Results: Among 1,020 patients, 866 (84.9%) had an R0 (>1 mm margin) resection, whereas 154 (15.1%) had an R1 (≤1 mm margin) resection. R1 resection was associated with a worse recurrence-free survival (10-year recurrence-free survival, R1 47.3% vs R0 62.8%, hazard ratio 1.8, 95% confidence interval 1.2-2.7, P = .002); residual tumor at either the transection margin (R1t) or the mobilization margin (R1m) was associated with increased recurrence versus R0 (R1t versus R0: hazard ratio 1.8, 95% confidence interval 1.0-3.0, P = .033; R1m versus R0: hazard ratio 1.3, 95% confidence interval 1.0-1.7, P = .060). In contrast, margin status was not associated with overall survival (10-year overall survival, R1 71.1% vs R0 71.8%, P = .392). Intraoperatively, 539 (53.6%) patients had frozen section evaluation of the surgical margin; 49 (9.1%) patients had a positive margin on frozen section analysis; 38 of the 49 patients (77.6%) had reresection, and a final R0 (secondary R0) margin was achieved in 30 patients (78.9%). Extending resection to achieve an R0 status remained associated with worse overall survival (hazard ratio 3.1, 95% confidence interval 1.6-6.2, P = .001) and recurrence-free survival (hazard ratio 2.6, 95% confidence interval 1.4-5.0, P = .004) compared with primary R0 resection. On multivariable analyses, tumor-specific factors, such as cellular differentiation, perineural invasion, Ki-67 index, and major vascular invasion, rather than surgical margin, were associated with long-term outcomes.

Conclusion: Margin status was not associated with long-term survival. The reresection of an initially positive surgical margin to achieve a negative margin did not improve the outcome of patients with pancreatic neuroendocrine tumors. Parenchymal-sparing pancreatic procedures for pancreatic neuroendocrine tumors may be appropriate when feasible.
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http://dx.doi.org/10.1016/j.surg.2018.08.015DOI Listing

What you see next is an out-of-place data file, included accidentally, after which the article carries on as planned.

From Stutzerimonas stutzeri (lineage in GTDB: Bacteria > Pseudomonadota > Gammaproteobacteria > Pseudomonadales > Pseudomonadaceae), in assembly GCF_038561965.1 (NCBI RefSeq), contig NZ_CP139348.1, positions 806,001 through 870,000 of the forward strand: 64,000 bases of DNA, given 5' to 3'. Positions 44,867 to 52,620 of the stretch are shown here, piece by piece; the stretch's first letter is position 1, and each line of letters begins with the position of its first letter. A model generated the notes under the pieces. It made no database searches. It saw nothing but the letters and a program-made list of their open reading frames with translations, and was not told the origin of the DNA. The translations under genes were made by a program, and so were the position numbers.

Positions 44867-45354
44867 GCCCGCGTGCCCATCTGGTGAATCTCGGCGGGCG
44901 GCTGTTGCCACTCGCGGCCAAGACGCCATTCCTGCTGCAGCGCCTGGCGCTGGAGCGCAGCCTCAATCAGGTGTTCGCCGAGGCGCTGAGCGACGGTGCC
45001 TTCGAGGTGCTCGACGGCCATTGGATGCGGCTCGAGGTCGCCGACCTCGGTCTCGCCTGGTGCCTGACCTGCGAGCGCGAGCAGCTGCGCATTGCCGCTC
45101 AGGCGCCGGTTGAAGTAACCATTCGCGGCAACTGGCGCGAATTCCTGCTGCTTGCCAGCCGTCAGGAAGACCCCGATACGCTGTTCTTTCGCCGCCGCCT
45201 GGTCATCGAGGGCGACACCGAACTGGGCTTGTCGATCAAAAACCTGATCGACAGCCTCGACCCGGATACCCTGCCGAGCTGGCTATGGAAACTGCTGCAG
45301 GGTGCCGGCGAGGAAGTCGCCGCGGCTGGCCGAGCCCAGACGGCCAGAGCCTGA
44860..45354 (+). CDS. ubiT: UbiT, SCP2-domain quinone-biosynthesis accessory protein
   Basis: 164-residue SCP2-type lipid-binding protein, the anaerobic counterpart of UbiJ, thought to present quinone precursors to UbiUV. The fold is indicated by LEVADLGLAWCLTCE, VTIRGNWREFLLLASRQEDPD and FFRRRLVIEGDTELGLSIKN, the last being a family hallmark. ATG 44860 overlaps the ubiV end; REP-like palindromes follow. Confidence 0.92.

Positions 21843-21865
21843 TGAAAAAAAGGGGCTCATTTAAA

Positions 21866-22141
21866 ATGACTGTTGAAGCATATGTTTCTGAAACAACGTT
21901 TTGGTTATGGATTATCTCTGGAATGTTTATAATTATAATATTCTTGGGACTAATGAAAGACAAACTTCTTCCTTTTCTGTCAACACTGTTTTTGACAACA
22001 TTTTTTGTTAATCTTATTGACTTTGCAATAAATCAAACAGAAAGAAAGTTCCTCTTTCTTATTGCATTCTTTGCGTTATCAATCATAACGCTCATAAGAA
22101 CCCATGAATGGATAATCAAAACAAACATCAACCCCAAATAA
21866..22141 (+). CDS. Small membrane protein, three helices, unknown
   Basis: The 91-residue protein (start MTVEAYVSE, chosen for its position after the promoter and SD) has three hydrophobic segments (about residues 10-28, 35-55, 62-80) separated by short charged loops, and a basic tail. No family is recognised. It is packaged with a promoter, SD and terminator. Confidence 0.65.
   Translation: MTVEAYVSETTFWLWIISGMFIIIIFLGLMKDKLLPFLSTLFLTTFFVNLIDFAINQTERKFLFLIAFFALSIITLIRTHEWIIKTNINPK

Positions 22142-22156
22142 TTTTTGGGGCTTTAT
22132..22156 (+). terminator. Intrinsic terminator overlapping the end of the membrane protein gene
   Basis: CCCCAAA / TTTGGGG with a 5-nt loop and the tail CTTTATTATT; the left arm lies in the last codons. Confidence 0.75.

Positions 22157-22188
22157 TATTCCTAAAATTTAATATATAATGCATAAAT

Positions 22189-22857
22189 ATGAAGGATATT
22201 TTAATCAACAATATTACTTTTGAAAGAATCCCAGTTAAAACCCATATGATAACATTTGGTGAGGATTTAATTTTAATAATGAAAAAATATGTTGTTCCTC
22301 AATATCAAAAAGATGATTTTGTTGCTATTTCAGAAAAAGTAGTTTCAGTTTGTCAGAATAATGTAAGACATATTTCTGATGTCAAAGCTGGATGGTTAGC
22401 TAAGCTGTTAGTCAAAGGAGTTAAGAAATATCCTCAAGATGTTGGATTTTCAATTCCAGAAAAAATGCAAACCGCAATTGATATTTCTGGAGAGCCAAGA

March 2019

Perioperative chemotherapy is not associated with improved survival in high-grade truncal sarcoma.

J Surg Res 2018 11 23;231:248-256. Epub 2018 Jun 23.

Department of Surgery, The Ohio State University, Columbus, Ohio. Electronic address:

Background: The treatment benefit of perioperative chemotherapy (CTX) for truncal soft tissue sarcoma (STS) is not well established. This study evaluates the association of CTX with survival for patients with resected primary high-grade truncal STS.

Materials And Methods: Adult patients with high-grade truncal STS who had curative-intent resection from 2000 to 2016 at seven U.S. institutions were evaluated retrospectively. Patients were stratified by receipt of CTX. Kaplan-Meier curves with log-rank tests were used to compare overall survival (OS) and recurrence-free survival. Logistic regression models were used to evaluate characteristics associated with OS.

Results: Of patients with primary high-grade truncal STS, 235 underwent curative-intent resections. The most common histology was undifferentiated pleomorphic sarcoma and mean tumor size was 7.8 cm. Thirty percent of the patients received CTX (n = 70). Among patients receiving CTX, 34% (n = 24) had neoadjuvant CTX, 44% (n = 31) adjuvant CTX, and 21% (n = 15) had neoadjuvant and adjuvant CTX. Patients receiving CTX were more likely to receive radiation (51% versus 34%, P = 0.01), have deep tumors (86% versus 73%, P = 0.037) and solid organ invasion (14% versus 3%, P = 0.001). On univariate analysis, patients who received CTX had worse OS (P < 0.01) and a trend toward worse recurrence-free survival (P = 0.08). Margin status was the only variable associated with improved OS on multivariate analysis (odds ratio 4.36, 95% confidence interval 1.56, 12.13, P < 0.01).